Pink Slipped: The 7 Best Artists to Be Dropped from Their Label

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3. Wilco: Indie-rock group Wilco had a very similar story to Simply Red's and around the same time. In 2001, Reprise Records chose not to release their album Yankee Hotel Foxtrot and offered them the rights to the album and their release from the label for free. They agreed and decided to put the album up on that Internet thing for free so their fans could hear it.

Unexpectedly, it became a huge underground hit and garnered mass-media attention for their poor treatment by their label and their groundbreaking way of releasing the album. It not only got them a deal with Nonesuch Records, but it made Wilco a household name among indie music fans.

2. MC5: One of the single most influential garage-rock and protopunk bands of the '60s, it's almost incalculable how many bands followed in the MC5's footsteps, particularly in their attitude. The result of that attitude was "kick out the jams, motherfucker" being printed on the album sleeve of their first album, Kick Out the Jams.

Hudson's department stores raised a fuss and, in true punk fashion, MC5 took out an ad for the album that simply said "Fuck Hudson's" in big, bold letters. Considering all this was being done with the Elektra Records logo in the fine print, Elektra had finally had enough and terminated their involvement with the band for fear Hudson's would no longer stock their records.

Hudson's went out of business in 2001, but MC5 and their punk lineage live on today.

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1. The Stooges: The Stooges were "that" band for so many people. They were a result of the same prototypical punk attitude and sound that had birthed MC5. If most of punk owes its origins to MC5, it owes even more to the Stooges. But the Stooges had similar problems with the Elektra Records label, and just a few years after MC5's shameful dropping, they also dropped the Stooges.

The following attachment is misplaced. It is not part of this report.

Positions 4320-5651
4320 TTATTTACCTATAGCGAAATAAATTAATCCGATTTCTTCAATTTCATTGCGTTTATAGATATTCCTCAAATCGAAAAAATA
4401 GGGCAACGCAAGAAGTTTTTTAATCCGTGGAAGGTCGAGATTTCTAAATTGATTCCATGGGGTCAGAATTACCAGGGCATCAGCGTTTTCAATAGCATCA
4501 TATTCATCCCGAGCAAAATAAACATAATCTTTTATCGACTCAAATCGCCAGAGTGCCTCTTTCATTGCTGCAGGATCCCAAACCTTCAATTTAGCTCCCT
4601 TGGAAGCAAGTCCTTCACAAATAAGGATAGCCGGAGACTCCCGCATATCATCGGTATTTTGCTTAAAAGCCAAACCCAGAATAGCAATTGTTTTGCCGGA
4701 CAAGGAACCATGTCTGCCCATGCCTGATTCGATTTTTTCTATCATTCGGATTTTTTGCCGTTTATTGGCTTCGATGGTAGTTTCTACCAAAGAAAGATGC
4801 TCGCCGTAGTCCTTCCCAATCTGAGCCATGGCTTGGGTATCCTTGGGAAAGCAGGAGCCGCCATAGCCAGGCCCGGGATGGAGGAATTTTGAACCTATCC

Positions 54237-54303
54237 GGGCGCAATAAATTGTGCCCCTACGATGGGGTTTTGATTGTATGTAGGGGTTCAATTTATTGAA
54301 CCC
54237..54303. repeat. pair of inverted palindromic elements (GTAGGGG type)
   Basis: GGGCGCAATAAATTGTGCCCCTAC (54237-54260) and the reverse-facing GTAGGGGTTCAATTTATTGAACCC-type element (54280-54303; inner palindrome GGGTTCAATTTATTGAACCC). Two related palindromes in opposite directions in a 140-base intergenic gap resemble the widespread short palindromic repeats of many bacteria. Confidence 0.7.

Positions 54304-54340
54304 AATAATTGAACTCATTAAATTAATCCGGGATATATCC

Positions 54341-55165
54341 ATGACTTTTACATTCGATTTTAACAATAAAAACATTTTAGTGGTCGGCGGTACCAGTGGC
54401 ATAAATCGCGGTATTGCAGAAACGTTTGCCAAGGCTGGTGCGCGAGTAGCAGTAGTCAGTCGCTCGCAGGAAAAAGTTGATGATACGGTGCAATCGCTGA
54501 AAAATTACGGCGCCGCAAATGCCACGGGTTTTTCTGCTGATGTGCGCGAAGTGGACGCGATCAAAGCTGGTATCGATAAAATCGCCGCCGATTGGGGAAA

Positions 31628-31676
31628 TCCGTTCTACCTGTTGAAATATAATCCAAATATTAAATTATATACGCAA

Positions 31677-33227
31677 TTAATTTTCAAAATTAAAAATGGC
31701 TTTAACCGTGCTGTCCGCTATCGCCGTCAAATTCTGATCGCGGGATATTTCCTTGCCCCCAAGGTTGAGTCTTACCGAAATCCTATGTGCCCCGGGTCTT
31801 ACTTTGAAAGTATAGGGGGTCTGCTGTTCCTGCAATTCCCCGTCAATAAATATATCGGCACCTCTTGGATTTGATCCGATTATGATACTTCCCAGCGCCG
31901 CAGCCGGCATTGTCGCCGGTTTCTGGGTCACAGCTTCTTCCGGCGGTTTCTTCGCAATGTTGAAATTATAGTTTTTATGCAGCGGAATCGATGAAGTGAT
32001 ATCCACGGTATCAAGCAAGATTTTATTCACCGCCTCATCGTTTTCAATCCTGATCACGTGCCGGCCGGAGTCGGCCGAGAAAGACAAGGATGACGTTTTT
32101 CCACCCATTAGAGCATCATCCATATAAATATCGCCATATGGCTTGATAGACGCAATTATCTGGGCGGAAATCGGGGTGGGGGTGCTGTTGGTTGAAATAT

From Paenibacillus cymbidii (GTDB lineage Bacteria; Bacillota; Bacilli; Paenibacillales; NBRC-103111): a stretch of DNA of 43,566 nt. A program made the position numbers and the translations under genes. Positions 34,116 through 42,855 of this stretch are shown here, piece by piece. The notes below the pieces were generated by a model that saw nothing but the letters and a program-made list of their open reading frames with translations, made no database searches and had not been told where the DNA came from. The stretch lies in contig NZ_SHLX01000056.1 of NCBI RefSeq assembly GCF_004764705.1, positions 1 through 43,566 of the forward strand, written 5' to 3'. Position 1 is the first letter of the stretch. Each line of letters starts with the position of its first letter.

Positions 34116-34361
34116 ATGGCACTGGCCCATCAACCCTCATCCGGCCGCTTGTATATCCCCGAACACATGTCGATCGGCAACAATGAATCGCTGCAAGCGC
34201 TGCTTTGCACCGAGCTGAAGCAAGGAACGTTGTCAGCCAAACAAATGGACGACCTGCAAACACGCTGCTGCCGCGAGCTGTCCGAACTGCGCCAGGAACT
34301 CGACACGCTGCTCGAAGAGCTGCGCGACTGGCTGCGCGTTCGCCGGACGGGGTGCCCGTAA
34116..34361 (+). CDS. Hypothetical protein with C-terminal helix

The Stooges went on hiatus briefly before being picked up by David Bowie and recording their heaviest album to date, Raw Power, for Columbia Records. Though the mix is legendarily bad, it had become a staple of any music fan's collection and continues to inspire bands today.

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Rhymes & Reasons
Rhymes & Reasons

If you like hip-hop, you might like my blog, Rhymes and Reasons. It’s a series of interviews with hip-hop heads who discuss their lives and a few songs that matter to them. Pretty powerful stuff. Check’em out here:



Didn't Rakim get dropped from Aftermath? Or did he leave?

Huey Bosco
Huey Bosco

Another thing about the Wilco release:

They were dropped from Reprise and signed by Nonesuch and both companies are owned by Warner Music Group. Essentially, WMG paid for Wilco to make Yankee, cut them free, and then paid again once the album blew up, paying twice for the same record + what the band was now worth. 

One of the great early stories (before things like Radiohead's In Rainbows release) of an artist fucking over a mega-label. There's also a great documentary called "I Am Trying to Break Your Heart" about the entire debacle. 

Cory Garcia
Cory Garcia

Jimmy Eat World got dropped after releasing Clarity, wrote an album on their own dime, got resigned, and released Bleed American.

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